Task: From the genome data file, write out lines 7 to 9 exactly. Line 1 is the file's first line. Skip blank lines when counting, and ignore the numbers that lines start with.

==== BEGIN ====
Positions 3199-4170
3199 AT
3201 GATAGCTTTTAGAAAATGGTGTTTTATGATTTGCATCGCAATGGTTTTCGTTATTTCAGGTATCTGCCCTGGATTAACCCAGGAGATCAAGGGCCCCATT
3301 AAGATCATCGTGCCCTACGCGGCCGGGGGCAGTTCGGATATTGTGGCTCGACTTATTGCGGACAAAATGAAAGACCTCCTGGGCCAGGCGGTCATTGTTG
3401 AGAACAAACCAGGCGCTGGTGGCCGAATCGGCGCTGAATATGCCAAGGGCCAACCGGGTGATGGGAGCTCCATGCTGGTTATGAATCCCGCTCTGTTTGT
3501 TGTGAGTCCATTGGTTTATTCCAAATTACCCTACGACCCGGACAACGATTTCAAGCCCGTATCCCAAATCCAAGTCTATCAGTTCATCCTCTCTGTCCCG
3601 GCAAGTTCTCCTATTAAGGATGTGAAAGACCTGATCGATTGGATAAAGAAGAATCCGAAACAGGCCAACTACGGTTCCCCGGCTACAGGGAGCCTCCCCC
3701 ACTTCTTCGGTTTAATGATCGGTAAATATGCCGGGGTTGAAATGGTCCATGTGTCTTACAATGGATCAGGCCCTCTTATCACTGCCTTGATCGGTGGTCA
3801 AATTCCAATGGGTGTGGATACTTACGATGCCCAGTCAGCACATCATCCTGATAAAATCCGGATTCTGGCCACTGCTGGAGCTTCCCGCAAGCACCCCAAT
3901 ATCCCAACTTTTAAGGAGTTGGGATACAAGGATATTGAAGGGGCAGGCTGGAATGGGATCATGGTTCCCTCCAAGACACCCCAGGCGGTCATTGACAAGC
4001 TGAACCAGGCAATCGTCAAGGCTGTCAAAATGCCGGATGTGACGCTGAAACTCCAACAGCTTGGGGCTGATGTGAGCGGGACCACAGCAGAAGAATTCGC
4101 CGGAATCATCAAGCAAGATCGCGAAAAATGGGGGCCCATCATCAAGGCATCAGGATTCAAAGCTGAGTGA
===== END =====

3601 GCAAGTTCTCCTATTAAGGATGTGAAAGACCTGATCGATTGGATAAAGAAGAATCCGAAACAGGCCAACTACGGTTCCCCGGCTACAGGGAGCCTCCCCC
3701 ACTTCTTCGGTTTAATGATCGGTAAATATGCCGGGGTTGAAATGGTCCATGTGTCTTACAATGGATCAGGCCCTCTTATCACTGCCTTGATCGGTGGTCA
3801 AATTCCAATGGGTGTGGATACTTACGATGCCCAGTCAGCACATCATCCTGATAAAATCCGGATTCTGGCCACTGCTGGAGCTTCCCGCAAGCACCCCAAT